The Victorian Period--A Christmas Carol 12th Dec7

12th Grade Curriculum: Literature of Britain
 The Anglo-Saxons 449-1066
o Beowulf
 The Middle Ages 1066-1485
o The Canterbury Tales; Sir Gawain and the Green Knight
 The Renaissance 1485-1660
o Shakespeare’s Othello; poetry/sonnets
 The Restoration and the 18th Century 1660-1800
o Jonathon Swift’s Gulliver’s Travels; TBD
 The Romantic Period 1798-1832
o TBD; poetry
 The Victorian Period 1832-1901
o Charles Dickens’ A Christmas Carol; Mary Shelley’s Frankenstein
 The Twentieth Century 1901-TODAY 
Monday-Tuesday, December 7-8, 2015
Background: The Victorian Period 1832-1901 (Textbook, pp.782-800)
[Take notes on the following sections; be prepared to “teach” a section!]
1. Peace and Economic Growth: Britannia Rules
2. The Idea of Progress: An Acre in Middlesex”
3. The “Hungry Forties”
4. The Movement for Reform: Food, Factories, and Optimism
5. Decorum and Authority
6. Intellectual Progress: The March of Mind
7. Questions and Doubts
8. From Trust to Skepticism and Denial
9. Revealing Reality, Creating Coherence
10.Who were the Victorians? [“box” on page 795]
11.A Closer Look—An Age in Need of Heroines: Reform in Victorian Britain
12.A Closer Look—The Pre-Raphaelite Brotherhood: Challenging Artistic
13.A Closer Look—Victorian Drama: From Relief to Realism
Wednesday-Friday, December 8-19, 2014
Charles Dickens’ A Christmas Carol—details TBA
NOTE: Charles Dickens’ A Christmas Carol is available online.
The Victorian Period [1832-1901]
Charles Dickens’ A Christmas Carol [published 1843]
 Topic: Self-reflection and selflessness
 Themes: Explore how characters teach life lessons and achieve redemption through
selflessness and valuing people over material possessions.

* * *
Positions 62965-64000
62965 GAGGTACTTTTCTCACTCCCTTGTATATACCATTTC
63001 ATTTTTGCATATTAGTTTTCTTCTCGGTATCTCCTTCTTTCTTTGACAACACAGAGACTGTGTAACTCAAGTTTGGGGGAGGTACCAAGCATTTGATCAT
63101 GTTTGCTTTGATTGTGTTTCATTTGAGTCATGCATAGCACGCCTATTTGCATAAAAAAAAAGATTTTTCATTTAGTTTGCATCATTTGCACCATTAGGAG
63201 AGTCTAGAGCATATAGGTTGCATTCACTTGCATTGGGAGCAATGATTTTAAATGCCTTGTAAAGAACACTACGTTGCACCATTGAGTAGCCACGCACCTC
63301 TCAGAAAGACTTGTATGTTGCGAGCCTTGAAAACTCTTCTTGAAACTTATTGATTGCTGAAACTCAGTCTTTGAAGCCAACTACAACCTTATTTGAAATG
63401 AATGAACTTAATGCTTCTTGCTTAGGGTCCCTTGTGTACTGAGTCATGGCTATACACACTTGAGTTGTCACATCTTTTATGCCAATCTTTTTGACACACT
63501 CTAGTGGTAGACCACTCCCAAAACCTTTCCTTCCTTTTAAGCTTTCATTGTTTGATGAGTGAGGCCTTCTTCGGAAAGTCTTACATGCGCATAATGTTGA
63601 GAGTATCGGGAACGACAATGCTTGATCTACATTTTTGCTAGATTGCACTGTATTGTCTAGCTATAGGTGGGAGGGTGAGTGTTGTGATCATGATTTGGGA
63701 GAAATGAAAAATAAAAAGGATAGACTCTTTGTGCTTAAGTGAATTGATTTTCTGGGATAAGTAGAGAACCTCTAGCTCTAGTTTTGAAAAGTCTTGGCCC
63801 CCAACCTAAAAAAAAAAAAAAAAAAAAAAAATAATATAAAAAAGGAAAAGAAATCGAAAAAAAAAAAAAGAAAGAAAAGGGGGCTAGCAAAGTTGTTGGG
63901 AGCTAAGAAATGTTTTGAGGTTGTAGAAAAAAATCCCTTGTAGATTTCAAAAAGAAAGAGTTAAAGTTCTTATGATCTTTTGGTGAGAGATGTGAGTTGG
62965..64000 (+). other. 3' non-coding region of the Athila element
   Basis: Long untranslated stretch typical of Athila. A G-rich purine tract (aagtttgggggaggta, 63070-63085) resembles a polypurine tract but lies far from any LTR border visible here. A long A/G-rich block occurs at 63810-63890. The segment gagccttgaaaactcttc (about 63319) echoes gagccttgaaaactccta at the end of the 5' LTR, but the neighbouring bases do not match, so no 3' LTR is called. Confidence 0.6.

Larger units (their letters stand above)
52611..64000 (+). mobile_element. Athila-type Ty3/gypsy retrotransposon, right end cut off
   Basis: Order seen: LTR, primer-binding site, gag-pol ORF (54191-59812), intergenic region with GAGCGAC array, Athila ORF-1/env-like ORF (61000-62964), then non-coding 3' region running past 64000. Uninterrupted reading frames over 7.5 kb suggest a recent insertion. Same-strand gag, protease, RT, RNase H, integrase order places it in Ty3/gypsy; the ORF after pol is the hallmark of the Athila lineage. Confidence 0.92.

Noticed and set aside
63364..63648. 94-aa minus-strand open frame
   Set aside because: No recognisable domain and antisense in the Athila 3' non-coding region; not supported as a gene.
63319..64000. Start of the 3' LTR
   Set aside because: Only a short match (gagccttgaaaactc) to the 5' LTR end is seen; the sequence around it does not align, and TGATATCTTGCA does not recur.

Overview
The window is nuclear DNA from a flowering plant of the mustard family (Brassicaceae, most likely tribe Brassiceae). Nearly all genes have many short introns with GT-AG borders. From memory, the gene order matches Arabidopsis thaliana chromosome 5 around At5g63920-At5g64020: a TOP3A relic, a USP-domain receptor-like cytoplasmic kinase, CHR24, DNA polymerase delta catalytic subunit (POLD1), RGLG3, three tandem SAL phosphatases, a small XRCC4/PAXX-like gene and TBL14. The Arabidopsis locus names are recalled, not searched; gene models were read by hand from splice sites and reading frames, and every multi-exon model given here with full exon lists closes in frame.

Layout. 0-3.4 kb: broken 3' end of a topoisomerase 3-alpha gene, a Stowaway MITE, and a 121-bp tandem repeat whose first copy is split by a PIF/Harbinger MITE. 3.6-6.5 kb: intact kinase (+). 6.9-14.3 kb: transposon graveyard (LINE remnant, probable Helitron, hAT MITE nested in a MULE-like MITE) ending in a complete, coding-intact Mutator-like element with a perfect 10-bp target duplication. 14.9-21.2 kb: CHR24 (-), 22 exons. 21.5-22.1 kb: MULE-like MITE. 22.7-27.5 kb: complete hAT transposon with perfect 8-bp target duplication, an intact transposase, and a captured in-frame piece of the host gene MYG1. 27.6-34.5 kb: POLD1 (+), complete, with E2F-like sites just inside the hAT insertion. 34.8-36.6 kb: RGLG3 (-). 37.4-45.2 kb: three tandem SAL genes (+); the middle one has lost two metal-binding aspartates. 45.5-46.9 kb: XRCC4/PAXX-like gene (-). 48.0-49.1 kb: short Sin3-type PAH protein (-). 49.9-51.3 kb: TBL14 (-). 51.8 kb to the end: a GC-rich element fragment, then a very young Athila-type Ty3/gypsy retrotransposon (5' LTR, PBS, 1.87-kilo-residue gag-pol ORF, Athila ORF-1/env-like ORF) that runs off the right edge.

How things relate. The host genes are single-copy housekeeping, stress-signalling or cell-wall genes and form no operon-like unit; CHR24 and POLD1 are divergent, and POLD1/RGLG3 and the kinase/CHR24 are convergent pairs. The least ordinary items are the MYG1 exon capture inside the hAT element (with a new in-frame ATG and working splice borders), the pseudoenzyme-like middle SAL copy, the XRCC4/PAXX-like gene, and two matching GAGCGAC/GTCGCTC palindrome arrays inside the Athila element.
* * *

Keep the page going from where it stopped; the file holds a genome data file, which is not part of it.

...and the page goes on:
 Text Use: Character point of view/perspective and development, influence of setting and
characters on theme, influence of text on society
UNIT TASK(S)—Reading Log—Annotations & Dialectical Journals:
ANNOTATIONS [organize by Stave]:
 Record brief quotations and page numbers that show Scrooge’s character
development/transformation over the course of the text. Be sure to indicate when Scrooge is
interacting with new characters or ghosts so that you can use the notes later for analysis of
the impact each interaction had on the development/transformation of Scrooge’s character.
[Characterization=appearance, words, actions, thoughts, other characters]
 Record additional brief quotations and page numbers that reveal the setting, atmosphere,
mood, and related images (sensory details).
[Setting = when & where in general (19th century London; Victorian Period) AND also
specific details: class divisions, social conditions, cultural traditions.]
 Also use the reading log to document the following literary elements:
Plot; Conflict; Point of View; Figurative Language; Irony; Theme; Symbolism
Themes to consider:
True goodness does not come from social station or wealth.
Change is possible even for the most hardened soul.
Law and justice are not always the same thing.
It is never too late for reflective change.
Symbols to consider:
Ghosts/Spirits; Marley’s Chains; Weather; Children; Food
DIALECTICAL JOURNALS [organize by Stave; “5” per Stave]:
1. Specific quotations, i.e. about setting and character, and page numbers from the text;
2. Brief objective summaries to provide context for the quotations; and
3. Analysis of the impact of the quotations on theme development.
W/TH Stave 1 (p 1-29)—Whole Group Read/Discuss
[Stave 1 establishes the setting and resulting mood through Dickens’ use of
descriptive language. Many of the main characters are introduced and developed,
including the greedy Scrooge. This section of the text prepares the reader to study
Scrooge as a character, take note of his changes, and then draw conclusions about
how those changes develop a theme.]
Stave 2 (p 30-56)—Independent/Partnership/Whole Group Read
Stave 3 (p. 57-91)—Independent/Partnership/Whole Group Read
Stave 4 (p. 92-115)—Independent/Partnership/Whole Group Read
Stave 5 (p. 116-125)—Independent/Partnership/Whole Group Read
Annotations & Dialectical Journals; Summative Assessment(s)
Film Adaptation(s)—George C. Scott/Jim Carrey/Mr. Magoo
NOTE: Charles Dickens’ A Christmas Carol is available online.